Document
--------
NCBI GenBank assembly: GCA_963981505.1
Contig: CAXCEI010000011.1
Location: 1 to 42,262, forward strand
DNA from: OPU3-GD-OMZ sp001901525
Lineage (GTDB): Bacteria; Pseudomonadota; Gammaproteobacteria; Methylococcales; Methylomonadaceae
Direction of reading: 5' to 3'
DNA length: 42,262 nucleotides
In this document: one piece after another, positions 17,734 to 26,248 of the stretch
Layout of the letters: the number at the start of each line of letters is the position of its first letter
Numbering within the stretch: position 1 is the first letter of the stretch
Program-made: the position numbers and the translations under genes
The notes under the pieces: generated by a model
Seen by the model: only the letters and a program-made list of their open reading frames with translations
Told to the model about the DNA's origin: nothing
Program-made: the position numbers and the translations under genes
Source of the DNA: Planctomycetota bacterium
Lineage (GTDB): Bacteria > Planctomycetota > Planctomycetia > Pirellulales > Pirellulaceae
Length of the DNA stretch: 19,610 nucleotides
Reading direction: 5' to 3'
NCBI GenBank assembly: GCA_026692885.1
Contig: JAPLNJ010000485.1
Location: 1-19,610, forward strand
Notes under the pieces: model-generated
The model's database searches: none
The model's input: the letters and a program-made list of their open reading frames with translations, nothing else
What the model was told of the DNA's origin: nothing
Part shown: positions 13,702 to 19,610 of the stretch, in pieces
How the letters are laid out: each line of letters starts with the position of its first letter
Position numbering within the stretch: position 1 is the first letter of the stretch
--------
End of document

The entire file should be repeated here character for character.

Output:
NCBI GenBank assembly: GCA_963981505.1
Contig: CAXCEI010000011.1
Location: 1 to 42,262, forward strand
DNA from: OPU3-GD-OMZ sp001901525
Lineage (GTDB): Bacteria; Pseudomonadota; Gammaproteobacteria; Methylococcales; Methylomonadaceae
Direction of reading: 5' to 3'
DNA length: 42,262 nucleotides
In this document: one piece after another, positions 17,734 to 26,248 of the stretch
Layout of the letters: the number at the start of each line of letters is the position of its first letter
Numbering within the stretch: position 1 is the first letter of the stretch
Program-made: the position numbers and the translations under genes
The notes under the pieces: generated by a model
Seen by the model: only the letters and a program-made list of their open reading frames with translations
Told to the model about the DNA's origin: nothing
Program-made: the position numbers and the translations under genes
Source of the DNA: Planctomycetota bacterium
Lineage (GTDB): Bacteria > Planctomycetota > Planctomycetia > Pirellulales > Pirellulaceae
Length of the DNA stretch: 19,610 nucleotides
Reading direction: 5' to 3'
NCBI GenBank assembly: GCA_026692885.1
Contig: JAPLNJ010000485.1
Location: 1-19,610, forward strand
Notes under the pieces: model-generated
The model's database searches: none
The model's input: the letters and a program-made list of their open reading frames with translations, nothing else
What the model was told of the DNA's origin: nothing
Part shown: positions 13,702 to 19,610 of the stretch, in pieces
How the letters are laid out: each line of letters starts with the position of its first letter
Position numbering within the stretch: position 1 is the first letter of the stretch